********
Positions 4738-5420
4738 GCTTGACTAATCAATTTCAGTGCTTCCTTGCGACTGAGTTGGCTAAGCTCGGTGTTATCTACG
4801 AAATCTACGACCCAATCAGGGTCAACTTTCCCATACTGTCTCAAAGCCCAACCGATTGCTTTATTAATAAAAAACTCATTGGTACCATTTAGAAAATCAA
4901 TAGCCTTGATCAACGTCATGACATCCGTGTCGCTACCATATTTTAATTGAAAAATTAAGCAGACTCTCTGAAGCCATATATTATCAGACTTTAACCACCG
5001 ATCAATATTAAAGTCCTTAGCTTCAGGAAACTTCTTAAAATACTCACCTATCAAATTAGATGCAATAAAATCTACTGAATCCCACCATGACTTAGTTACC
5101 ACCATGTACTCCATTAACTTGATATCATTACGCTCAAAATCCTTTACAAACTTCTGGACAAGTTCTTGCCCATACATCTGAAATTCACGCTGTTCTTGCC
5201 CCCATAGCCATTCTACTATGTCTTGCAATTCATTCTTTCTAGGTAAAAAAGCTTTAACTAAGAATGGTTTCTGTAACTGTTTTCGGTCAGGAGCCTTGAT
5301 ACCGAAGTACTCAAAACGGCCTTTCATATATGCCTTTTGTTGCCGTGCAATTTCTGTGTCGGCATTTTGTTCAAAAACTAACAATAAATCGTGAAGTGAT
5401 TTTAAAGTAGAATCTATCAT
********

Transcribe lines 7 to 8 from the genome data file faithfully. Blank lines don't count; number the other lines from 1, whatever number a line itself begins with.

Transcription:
5201 CCCATAGCCATTCTACTATGTCTTGCAATTCATTCTTTCTAGGTAAAAAAGCTTTAACTAAGAATGGTTTCTGTAACTGTTTTCGGTCAGGAGCCTTGAT
5301 ACCGAAGTACTCAAAACGGCCTTTCATATATGCCTTTTGTTGCCGTGCAATTTCTGTGTCGGCATTTTGTTCAAAAACTAACAATAAATCGTGAAGTGAT